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take exponentially many steps, a feat which had remained elusive ever

since Howard [1960] proposed
policy iteration
algorithms for
Markov

decision processes
. Fearnley [2010b] has adapted Friedmann's examples

to make Howard's policy iteration take exponentially many iterations also

on Markov decision processes, and hence exhibiting a surprising weakness of

policy iteration and strategy improvement algorithms, even on (stochastic)

one-player games. On the other hand, the proposal of Fearnley [2010a] to

consider
non-oblivious strategy improvement
algorithms is a promising

new way to explore strategy improvement in the quest for polynomial time

algorithms, despite the damage inflicted to this line of research by Friedmann's

examples.

Randomised variations of the strategy improvement technique, sometimes

referred to as the
Random Facet
algorithms, have been proposed for simple

stochastic games by Ludwig [1995] and Bjorklund and Vorobyov [2007].

They were inspired by a subexponential
randomised simplex algorithm

of Matousek et al. [1996], and they were the first subexponential (randomised)

algorithms for solving parity, mean-payoff, discounted, and simple stochastic

games. A recent result of Friedmann et al. [2010] establishes that the Random

Facet algorithm requires super-polynomial time on parity games.

An important corollary of the applicability of strategy improvement algo-

rithms to solving games on graphs is that the
search problems
of
com-

puting optimal strategies
in parity, mean-payoff, discounted, and simple

stochastic games are in PLS (Johnson et al. [1988]). Moreover, those search

problems are also known to be in PPAD (Papadimitriou [1994]) because they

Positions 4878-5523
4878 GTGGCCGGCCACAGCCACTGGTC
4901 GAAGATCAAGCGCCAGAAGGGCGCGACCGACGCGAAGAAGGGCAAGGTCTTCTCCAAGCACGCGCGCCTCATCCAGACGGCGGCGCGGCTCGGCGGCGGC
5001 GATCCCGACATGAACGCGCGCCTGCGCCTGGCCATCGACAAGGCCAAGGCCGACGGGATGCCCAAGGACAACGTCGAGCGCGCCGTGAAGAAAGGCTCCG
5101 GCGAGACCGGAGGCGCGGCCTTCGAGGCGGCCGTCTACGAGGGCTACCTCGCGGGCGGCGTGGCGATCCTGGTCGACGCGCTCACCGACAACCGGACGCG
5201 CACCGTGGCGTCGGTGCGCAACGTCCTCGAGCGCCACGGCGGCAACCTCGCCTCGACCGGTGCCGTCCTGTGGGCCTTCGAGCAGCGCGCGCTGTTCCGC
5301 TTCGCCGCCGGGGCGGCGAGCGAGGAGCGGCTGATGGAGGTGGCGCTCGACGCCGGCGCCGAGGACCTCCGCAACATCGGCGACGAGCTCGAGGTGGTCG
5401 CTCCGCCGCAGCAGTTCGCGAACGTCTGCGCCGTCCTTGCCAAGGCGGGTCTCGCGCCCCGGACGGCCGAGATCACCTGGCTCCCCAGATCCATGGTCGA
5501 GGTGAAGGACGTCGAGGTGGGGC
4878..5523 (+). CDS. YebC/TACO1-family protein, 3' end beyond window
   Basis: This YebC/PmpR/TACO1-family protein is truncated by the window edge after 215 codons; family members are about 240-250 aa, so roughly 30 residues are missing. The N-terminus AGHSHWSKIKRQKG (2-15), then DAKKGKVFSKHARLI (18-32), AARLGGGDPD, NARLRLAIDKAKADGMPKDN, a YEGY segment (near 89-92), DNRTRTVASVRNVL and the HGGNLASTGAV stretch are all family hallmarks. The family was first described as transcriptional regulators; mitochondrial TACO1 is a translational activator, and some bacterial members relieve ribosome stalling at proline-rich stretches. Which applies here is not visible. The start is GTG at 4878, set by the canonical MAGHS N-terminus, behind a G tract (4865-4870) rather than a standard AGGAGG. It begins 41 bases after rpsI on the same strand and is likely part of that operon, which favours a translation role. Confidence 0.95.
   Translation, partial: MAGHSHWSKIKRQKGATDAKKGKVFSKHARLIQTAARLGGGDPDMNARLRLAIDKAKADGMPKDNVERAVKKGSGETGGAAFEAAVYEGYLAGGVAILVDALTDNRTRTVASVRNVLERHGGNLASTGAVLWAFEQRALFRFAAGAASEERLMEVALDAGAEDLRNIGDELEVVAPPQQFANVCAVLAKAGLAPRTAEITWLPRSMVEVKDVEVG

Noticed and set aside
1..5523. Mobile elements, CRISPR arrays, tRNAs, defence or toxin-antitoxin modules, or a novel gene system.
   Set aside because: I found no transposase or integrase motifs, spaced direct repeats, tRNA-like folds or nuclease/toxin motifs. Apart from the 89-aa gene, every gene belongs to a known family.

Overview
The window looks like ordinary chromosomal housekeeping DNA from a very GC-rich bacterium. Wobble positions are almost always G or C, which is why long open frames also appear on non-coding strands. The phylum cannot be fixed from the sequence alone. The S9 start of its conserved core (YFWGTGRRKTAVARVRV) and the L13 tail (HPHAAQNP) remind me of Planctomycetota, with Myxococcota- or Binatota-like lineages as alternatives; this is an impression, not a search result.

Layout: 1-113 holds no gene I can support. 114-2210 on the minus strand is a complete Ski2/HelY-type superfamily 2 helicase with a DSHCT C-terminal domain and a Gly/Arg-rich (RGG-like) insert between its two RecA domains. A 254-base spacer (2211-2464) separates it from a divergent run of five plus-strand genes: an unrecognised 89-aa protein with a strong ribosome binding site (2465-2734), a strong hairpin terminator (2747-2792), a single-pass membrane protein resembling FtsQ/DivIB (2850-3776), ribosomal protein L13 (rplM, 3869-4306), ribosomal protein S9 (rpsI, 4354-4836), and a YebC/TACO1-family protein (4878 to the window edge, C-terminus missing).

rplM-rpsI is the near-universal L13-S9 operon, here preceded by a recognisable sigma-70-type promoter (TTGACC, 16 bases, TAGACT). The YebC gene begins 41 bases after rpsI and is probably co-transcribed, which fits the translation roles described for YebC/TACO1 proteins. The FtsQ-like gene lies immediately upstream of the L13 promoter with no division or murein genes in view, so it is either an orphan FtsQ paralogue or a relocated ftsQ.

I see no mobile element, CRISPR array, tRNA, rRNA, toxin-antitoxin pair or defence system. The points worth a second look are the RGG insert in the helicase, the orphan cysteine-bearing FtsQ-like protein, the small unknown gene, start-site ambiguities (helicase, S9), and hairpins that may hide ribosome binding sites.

can be reduced in polynomial time (Gartner and Rust [2005], Jurdzinski

and Savani [2008]) to the
P-matrix linear complementarity problem

(Cottle et al. [2009]). The latter is in PPAD since it is processed by Lemke's

algorithm (Lemke [1965], Papadimitriou [1994], Cottle et al. [2009]). It follows

that the problems of computing optimal strategies in games on graphs are

unlikely to be complete for either of the two important complexity classes of

search problems, unless one of them is included in the other.

The reductions from games on graphs to the P-matrix linear complemen-

tarity problem have recently facilitated applications of classical algorithms for

the linear complementarity problem to solving games. Fearnley et al. [2010]

and Jurdzinski and Savani [2008] have considered
Lemke's algorithm
,

the
Cottle-Danzig algorithm
, and
Murty's algorithm
for discounted

games, and they have shown that each of those pivoting algorithms may

require exponential number of iterations on discounted games. Randomised

versions of these algorithms require further study.

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